The US Environmental Protection Agency (EPA) is reported to be considering a reduction to the amount of ethanol required to be blended with gasoline in 2013, following a number of complaints from refiners and blenders.
The Energy Policy Act of 2007 mandates production and blending of 18.15 billion gal. of biofuels in the US motor fuel supply for 2014. 14.4 billion gal. of this sum must be corn based ethanol.
According to a draft proposal obtained by Bloomberg, the total amount of required renewable biofuels would be cut to 15.21 billion gal., of which 13 billion gal. would be corn based ethanol.
Under Energy Policy Act, the EPA has the authority to scale back the mandated volumes in certain situations, including inadequate supply or economic hardship.
When the 2007 was enacted, the Energy Information Administration (EIA) anticipated that demand for gasoline would reach 154 billion gal. in 2014. The most recent estimate sets demand at just 133 billion gal.
Refiners argue that the only motor fuel that consumers will buy contains a maximum of 10% ethanol, meaning that the mandated supply total of 15.21 billion gal. would exceed 10% of all the motor fuel expected to be sold in the US next year. Hence, refiners are forced to make the decision between making a fuel blend that is more than 10% or buying renewable fuel credits (RINs), to offset the amount of renewable fuel they did not mix with their gasoline.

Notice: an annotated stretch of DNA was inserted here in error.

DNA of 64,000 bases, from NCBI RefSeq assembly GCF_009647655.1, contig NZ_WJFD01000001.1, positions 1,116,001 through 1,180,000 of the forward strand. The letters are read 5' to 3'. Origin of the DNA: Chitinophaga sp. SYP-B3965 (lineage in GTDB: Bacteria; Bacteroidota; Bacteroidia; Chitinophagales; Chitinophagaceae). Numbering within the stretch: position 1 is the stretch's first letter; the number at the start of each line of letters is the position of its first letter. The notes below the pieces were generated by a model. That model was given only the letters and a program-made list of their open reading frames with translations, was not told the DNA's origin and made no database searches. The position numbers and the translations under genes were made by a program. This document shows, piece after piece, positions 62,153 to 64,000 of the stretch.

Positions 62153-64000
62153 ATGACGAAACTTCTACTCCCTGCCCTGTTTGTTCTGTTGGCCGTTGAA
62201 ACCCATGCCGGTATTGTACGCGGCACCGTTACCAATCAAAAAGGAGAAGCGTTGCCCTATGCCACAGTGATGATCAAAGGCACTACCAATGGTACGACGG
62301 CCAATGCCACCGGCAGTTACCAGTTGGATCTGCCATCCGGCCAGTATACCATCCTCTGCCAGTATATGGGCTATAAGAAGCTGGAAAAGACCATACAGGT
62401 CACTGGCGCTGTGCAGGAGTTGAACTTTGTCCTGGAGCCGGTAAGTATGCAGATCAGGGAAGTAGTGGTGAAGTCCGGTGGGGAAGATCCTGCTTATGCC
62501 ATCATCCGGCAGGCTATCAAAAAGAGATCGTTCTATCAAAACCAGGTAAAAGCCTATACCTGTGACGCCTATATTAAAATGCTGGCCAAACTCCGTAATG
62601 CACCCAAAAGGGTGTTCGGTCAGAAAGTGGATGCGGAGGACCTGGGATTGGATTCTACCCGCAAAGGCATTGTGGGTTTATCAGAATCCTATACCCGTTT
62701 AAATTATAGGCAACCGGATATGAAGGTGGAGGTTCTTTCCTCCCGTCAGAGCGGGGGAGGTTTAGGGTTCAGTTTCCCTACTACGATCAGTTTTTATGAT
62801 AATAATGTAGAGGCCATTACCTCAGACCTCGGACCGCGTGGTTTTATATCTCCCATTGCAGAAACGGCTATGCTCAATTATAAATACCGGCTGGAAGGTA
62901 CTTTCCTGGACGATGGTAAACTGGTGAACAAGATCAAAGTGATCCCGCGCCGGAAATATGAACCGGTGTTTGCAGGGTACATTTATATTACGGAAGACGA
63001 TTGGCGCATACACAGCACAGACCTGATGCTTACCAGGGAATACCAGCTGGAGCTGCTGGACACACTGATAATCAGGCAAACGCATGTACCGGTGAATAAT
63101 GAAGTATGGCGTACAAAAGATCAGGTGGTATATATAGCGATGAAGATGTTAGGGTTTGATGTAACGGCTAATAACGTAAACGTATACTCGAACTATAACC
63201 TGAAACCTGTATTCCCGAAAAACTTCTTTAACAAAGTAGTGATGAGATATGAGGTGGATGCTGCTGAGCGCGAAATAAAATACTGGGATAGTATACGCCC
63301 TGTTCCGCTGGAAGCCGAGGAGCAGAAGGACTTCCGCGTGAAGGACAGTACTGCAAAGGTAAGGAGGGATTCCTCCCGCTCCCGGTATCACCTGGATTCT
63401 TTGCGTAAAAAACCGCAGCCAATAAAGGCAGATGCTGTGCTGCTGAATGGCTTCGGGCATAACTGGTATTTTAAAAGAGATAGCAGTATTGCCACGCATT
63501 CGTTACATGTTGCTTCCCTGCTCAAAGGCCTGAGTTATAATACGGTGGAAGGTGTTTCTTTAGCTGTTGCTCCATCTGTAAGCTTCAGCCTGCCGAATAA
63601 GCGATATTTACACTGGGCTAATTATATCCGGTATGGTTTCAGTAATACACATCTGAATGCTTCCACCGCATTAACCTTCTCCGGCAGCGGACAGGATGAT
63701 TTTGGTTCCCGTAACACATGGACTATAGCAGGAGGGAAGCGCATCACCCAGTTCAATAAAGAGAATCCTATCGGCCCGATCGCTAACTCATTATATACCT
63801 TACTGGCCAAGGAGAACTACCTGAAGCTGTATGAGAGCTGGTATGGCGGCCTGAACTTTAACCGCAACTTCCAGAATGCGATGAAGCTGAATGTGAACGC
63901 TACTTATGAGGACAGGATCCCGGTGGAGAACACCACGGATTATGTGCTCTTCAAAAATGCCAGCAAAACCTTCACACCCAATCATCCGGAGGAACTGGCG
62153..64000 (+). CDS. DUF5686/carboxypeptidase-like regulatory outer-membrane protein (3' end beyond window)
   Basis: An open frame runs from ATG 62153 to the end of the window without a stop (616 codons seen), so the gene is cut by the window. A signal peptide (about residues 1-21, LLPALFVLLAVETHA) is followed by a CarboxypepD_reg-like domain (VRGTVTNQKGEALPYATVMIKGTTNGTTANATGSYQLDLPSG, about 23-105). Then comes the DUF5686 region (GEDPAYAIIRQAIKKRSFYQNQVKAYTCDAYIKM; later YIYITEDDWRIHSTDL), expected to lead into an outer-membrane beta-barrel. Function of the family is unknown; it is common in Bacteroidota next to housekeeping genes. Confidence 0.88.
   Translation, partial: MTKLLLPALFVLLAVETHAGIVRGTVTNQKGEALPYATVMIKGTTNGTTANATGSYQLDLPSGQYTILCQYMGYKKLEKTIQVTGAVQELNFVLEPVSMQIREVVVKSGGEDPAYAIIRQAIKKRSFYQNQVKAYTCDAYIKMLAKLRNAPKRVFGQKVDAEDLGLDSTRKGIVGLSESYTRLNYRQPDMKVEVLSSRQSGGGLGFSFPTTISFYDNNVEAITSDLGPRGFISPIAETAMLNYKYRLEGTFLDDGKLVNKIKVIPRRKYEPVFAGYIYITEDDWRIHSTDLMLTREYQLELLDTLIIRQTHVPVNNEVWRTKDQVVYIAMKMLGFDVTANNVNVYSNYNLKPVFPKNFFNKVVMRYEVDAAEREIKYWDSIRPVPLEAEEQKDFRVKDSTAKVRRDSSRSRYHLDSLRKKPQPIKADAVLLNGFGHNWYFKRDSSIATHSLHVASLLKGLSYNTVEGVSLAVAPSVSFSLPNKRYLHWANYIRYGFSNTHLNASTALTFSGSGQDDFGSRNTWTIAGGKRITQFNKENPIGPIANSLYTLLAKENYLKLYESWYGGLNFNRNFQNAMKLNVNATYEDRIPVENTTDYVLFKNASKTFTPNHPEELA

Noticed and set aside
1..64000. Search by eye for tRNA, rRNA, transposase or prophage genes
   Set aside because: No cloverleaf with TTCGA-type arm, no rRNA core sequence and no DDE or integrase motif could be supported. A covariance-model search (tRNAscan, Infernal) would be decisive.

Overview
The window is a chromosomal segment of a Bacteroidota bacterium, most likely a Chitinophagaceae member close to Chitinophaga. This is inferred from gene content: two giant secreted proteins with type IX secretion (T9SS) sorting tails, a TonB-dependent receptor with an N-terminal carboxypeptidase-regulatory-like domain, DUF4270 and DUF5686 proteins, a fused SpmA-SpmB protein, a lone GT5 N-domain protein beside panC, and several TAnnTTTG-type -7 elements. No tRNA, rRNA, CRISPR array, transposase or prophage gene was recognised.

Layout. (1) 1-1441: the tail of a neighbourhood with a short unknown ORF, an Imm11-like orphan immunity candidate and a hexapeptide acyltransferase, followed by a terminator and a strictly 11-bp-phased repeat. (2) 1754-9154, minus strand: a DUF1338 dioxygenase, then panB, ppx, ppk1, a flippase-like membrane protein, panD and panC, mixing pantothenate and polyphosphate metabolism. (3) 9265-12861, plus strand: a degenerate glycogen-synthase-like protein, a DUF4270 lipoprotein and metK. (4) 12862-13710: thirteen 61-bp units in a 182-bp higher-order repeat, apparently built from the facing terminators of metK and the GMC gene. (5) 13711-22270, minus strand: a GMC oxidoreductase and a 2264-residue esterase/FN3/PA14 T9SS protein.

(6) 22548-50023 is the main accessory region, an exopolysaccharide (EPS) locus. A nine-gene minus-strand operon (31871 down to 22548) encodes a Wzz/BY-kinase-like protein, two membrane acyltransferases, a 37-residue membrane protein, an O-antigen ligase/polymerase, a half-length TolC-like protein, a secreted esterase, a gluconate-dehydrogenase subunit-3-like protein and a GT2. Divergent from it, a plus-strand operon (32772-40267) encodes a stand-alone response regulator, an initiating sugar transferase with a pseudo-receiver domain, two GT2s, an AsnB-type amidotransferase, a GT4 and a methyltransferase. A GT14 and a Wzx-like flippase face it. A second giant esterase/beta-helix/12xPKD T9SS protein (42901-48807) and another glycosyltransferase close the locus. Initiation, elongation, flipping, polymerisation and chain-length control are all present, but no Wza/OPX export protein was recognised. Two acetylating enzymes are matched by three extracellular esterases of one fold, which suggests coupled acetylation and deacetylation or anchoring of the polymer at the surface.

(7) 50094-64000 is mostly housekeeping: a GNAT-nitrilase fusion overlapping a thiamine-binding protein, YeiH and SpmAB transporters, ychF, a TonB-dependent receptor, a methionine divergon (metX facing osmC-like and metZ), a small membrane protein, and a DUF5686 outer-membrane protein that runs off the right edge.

The ethanol cannot be consumed, therefore it need not be produced, according to the EPA’s interpretation of the law. The EPA would use this same reasoning beyond 2014 as well.
If the proposal is adopted, it could forestall a lawsuit filed this week by the American Petroleum Institute (API) challenging the EPA’s Renewable Fuel Standard.
Adapted from a press release by Emma McAleavey.
Read the article online at: https://www.hydrocarbonengineering.com/gas-processing/11102013/ethanol_production_mandate_coul_be_cut743/